The Ontario Court of Appeal recently revisited the subject of workers who are found to be dependent contractors.
The key factors that determine whether a worker will be characterized as a dependent contractor are: exclusivity of service (demonstrating economic dependence), permanence of the relationship and accountability to the « employer ». The usual significance of a finding that a worker is a dependent contractor, rather than an independent contractor, is that the worker will be entitled to reasonable notice of termination of the agreement, absent a breach of the agreement amounting to repudiation. This term of reasonable notice is implied by the court to safeguard workers who are formally contractors but who are in a position of economic vulnerability.
In Richards v. Rainy River Cattlemen’s Association1, reasonable notice was not an issue. Richards’ contract with the Association was for a fixed term and there was no provision for earlier termination. Therefore, unless the Association had legal reason to terminate the contract because of Richards’ breach of contract, he would be entitled to all reasonable losses suffered during the remainder of the term, subject to his obligation to mitigate.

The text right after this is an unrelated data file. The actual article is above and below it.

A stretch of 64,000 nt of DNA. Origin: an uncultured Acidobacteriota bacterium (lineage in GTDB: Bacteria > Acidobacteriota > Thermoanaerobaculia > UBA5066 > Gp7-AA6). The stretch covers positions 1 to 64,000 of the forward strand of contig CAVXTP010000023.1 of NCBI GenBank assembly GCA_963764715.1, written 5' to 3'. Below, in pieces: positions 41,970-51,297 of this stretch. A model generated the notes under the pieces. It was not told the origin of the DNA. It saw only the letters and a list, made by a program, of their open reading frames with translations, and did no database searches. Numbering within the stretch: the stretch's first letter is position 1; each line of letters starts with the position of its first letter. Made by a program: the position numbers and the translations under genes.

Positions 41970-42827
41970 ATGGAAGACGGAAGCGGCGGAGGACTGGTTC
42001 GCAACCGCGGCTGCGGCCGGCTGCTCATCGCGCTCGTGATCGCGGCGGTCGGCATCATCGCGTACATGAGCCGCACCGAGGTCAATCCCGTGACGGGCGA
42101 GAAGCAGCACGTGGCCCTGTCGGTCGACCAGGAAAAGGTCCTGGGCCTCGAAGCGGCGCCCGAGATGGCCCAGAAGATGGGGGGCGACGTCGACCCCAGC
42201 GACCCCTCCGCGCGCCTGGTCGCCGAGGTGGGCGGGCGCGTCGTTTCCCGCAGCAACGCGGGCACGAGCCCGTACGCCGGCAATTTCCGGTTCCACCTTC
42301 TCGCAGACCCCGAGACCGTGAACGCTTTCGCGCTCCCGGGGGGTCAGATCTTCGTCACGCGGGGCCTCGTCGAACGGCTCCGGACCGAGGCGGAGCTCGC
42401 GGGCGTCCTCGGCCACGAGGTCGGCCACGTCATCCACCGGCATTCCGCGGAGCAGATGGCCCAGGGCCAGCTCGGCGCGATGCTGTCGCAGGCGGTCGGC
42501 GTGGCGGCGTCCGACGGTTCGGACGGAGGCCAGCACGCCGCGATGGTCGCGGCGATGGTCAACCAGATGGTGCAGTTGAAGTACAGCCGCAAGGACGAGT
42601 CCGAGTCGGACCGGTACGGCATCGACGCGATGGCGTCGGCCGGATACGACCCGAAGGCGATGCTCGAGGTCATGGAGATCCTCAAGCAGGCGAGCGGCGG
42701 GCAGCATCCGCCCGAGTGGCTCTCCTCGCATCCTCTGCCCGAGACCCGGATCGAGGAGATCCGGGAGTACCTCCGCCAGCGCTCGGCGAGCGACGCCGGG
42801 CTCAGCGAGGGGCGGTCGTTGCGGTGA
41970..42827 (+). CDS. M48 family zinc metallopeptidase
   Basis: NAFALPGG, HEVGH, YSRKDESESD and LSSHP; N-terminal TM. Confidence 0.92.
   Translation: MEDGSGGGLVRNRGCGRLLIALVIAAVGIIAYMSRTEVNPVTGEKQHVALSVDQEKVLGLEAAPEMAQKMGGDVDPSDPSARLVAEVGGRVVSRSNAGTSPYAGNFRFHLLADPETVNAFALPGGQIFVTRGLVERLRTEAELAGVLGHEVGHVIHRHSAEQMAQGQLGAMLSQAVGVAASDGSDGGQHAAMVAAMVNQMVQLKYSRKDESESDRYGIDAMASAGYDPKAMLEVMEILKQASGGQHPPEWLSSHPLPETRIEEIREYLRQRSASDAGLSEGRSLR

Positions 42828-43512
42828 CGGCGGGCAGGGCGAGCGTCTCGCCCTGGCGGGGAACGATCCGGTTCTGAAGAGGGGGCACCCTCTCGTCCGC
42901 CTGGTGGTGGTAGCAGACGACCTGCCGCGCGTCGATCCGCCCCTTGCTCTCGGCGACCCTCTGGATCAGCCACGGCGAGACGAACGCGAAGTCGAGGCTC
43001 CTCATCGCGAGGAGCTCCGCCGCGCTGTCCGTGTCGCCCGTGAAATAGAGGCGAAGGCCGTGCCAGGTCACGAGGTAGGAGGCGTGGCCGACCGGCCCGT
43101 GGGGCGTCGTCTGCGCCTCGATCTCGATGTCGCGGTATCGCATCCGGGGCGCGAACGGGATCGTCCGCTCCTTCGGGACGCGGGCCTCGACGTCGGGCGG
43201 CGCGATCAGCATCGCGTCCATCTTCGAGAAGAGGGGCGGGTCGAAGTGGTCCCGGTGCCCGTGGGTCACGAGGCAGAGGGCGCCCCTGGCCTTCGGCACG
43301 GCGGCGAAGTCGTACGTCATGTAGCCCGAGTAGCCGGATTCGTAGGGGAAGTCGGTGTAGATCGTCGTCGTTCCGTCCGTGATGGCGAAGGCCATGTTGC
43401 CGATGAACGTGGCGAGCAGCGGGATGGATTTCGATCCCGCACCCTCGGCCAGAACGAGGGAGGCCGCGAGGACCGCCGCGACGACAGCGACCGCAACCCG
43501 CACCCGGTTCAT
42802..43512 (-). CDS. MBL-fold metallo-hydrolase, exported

Commencing in 1997, Richards worked as Sales Barn Manager and was responsible for organizing the Association’s quarterly cattle auctions. In 2004, the parties entered into a six-year « manager’s contract ». As indicated above, the contract did not contain a termination clause.
By 2007, a number of problems had arisen in the relationship between the parties and the Association terminated the agreement. Richards sued for breach of contract.
The trial judge dismissed the lawsuit, finding that Richards’ misconduct – his defiant refusal to work with the President of the Association; his persistent and unfounded allegations about underhanded and dishonourable conduct by the President; his refusal to accept direction from the Association’s Board of Directors; and his public accusations that the President and the Secretary-Treasurer were « in bed together » and « cooking the books » — went well beyond any reasonable boundaries and amounted to repudiation of the parties’ contract.
The Court of Appeal considered whether the Association had « sufficient reason » to terminate the contract without further compensation. The Court confirmed that the same analysis that courts use to determine whether an employer had « just cause » to terminate the employment of an ordinary employee — namely, whether the employee has engaged in misconduct that is incompatible with continued employment — applies equally to dependent contractors.
The Court of Appeal upheld the dismissal of Richards’ claim. Although the contractor’s behaviour in this case was extreme, amounting to repudiation of his contract, the decision illustrates that, in the absence of misconduct that would give rise to a finding of just cause in the employment context, dependant contractors will be entitled to compensation under their contract if the employer chooses to terminate the relationship. The courts will permit summary termination only where there is exceptional misconduct by a contractor.
1[2012 ONCA 260]